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Water Well Drop Pipe Selection Guide

One of the greatest variable costs that a well owner has is the labor paid for the installation and removal of their well pump and motor. To minimize this cost over time, it is important to choose drop pipe that will last while also considering the ease of installation and removal.

At RC Worst & Company, we offer three different types of drop pipe for water well systems. I am going to highlight some of the pro’s and con’s of PVC, Galvanized, and High Density Polyethylene (HDPE) pipe. HDPE pipe is commonly known in the industry as Poly Pipe. Hopefully, learning the differences will help you make an informed choice for your application.

The main factors to consider are weight limitations, depth limitations, flow restriction, water composition, ease of installation, and ease of removal.

For those unfamiliar with the term friction loss, it is the loss of pressure or “head” that occurs in a pipe due to the effect of the fluid’s velocity near the surface of the pipe. For every foot of pipe, the PSI (pounds per square inch) lost in Galvanized or PVC is about twice that of Poly. For illustration, here is the friction loss of liquid moving at 25 gallons per minute through 100 feet of each:

1” galvanized: 28 PSI lost or about 64’ of head lost

1” Poly: 13 PSI lost or about 30’ of head lost

1” PVC: 29 PSI lost or about 66’ of head lost

In considering depth limitations, Galvanized is capable of going to almost any depth. In fact, the check valves used will normally be the first thing to limit the depth in the system. Also, keep in mind you need to know the limitations of the other fittings that you use. For example, a commonly used brass check valve is rated for about 600 feet and a ductile iron check valve is rated for about 1,500 feet or greater. PVC Schedule 120 is generally limited to a motor no greater than 1.5 HP on 1” drop pipe and a maximum depth of 650’ and generally limited to 2.0 HP on 1.25” drop pipe and a maximum depth of 520’. We, at RC Worst, do not recommend installing Poly pipe at a depth greater than 100’ as it is hard to install, and even harder to service.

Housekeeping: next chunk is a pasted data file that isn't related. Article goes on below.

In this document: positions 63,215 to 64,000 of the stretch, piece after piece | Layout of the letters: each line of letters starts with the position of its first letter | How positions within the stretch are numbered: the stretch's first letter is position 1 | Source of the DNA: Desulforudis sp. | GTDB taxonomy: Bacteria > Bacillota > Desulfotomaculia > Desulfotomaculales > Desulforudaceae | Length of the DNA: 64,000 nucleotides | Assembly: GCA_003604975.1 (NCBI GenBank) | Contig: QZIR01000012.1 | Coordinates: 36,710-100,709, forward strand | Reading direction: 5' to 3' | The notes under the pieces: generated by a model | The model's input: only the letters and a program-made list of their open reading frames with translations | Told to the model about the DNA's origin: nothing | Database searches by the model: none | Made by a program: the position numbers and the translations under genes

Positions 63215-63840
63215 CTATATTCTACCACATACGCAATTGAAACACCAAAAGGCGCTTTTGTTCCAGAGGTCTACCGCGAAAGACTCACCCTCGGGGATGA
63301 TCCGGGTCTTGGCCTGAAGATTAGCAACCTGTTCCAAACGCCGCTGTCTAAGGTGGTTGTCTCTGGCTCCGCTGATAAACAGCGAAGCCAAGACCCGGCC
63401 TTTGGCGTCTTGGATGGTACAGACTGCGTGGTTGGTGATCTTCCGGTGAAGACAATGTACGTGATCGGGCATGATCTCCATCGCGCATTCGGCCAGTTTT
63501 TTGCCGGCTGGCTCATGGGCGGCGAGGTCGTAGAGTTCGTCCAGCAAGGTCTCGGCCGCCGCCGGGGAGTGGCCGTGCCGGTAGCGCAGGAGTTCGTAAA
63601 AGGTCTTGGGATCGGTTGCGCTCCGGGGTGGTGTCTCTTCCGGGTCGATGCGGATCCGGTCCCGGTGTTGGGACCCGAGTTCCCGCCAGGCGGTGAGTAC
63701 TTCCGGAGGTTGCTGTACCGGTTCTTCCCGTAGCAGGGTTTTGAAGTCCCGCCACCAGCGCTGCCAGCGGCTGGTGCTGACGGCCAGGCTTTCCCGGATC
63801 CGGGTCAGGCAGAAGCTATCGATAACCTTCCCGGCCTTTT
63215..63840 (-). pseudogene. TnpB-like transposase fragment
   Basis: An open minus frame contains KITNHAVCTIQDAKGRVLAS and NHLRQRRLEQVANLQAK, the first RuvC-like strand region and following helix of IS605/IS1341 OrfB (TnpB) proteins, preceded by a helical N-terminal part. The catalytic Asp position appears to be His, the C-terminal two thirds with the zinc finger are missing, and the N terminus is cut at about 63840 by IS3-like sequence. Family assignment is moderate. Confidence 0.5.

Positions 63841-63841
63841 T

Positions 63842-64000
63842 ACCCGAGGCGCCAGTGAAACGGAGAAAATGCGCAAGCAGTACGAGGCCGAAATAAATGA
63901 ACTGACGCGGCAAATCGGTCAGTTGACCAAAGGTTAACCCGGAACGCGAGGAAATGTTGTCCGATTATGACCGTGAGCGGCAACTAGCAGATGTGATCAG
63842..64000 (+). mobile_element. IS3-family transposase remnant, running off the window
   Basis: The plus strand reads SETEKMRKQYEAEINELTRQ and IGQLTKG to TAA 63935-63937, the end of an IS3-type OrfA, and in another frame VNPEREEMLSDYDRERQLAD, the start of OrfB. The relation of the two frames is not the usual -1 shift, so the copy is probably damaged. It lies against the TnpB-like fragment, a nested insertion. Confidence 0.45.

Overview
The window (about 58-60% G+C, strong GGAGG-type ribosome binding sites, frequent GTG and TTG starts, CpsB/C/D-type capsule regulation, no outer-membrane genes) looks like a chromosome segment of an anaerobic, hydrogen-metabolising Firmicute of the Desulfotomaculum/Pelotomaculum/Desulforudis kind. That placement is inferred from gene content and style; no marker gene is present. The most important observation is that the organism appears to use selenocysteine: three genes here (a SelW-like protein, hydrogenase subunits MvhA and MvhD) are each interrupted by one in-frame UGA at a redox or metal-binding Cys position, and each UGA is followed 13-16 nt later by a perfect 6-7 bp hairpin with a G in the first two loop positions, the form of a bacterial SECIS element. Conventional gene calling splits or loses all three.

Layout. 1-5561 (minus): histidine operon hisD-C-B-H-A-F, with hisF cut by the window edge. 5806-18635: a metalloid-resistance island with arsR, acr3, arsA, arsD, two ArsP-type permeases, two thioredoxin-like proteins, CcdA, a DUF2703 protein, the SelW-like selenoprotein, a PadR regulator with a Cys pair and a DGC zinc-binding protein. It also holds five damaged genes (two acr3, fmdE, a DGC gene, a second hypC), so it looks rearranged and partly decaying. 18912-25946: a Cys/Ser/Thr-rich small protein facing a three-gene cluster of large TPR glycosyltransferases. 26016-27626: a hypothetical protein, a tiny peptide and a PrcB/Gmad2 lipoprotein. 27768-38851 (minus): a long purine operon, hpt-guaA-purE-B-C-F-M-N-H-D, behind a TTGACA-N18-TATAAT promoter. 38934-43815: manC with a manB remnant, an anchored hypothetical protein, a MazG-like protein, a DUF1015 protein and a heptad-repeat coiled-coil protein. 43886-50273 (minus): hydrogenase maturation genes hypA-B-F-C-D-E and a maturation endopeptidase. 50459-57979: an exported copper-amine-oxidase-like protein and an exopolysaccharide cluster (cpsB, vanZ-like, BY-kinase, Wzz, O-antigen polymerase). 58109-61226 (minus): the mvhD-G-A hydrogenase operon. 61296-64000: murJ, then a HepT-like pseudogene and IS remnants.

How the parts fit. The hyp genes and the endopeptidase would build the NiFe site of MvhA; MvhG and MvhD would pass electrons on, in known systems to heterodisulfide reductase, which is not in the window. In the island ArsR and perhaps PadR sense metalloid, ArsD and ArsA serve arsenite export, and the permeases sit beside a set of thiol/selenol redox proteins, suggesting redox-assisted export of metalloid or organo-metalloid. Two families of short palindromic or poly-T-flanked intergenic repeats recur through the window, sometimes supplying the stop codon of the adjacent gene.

Galvanized pipe is the best in higher pressures with 1” Schedule 40 rated to about 2,100 PSI and 1” Schedule 80 rated to about 3,500 PSI. PVC comes next with 1.25” Schedule 120 rated at about 600 PSI. Poly Pipe has the lowest pressure rating of about 250 PSI. For deep installations, make sure all the check valves and any other fittings can also handle the operating pressure.

Galvanized pipe is very durable in normal water conditions and will last on average 15 to 20 years. It is zinc coated to prevent rust and corrosion, however, water that is highly alkaline or acidic will corrode Galvanized pipe. PVC and Poly pipe will hold up very well in harsh water conditions.

When it comes to installation, Galvanized and PVC pipe are simple, predictable, easy to install, and easy to service. PVC pipe is also lightweight. Poly Pipe, as I mentioned previously, is not recommended at a depth below 100’. Installation and service at a depth greater than 100’ can create a safety risk. It is simple, predictable, and easy to install & service at shallower depths.

Hopefully, this blog has given you some good information on choosing the right type of pipe for your system. You can also check out our video titled “Water Well Drop Pipe Selection Guide” on the RC Worst YouTube Channel or give our experts a call at 855.329.4519.

1 comment(s)
Shivani Sharma November 2, 2020 6:00 AM reply
One of the best guide to know the process of selecting top quality water well drop pipe. I have this guide The blog will help in understanding the ways to double your water business.

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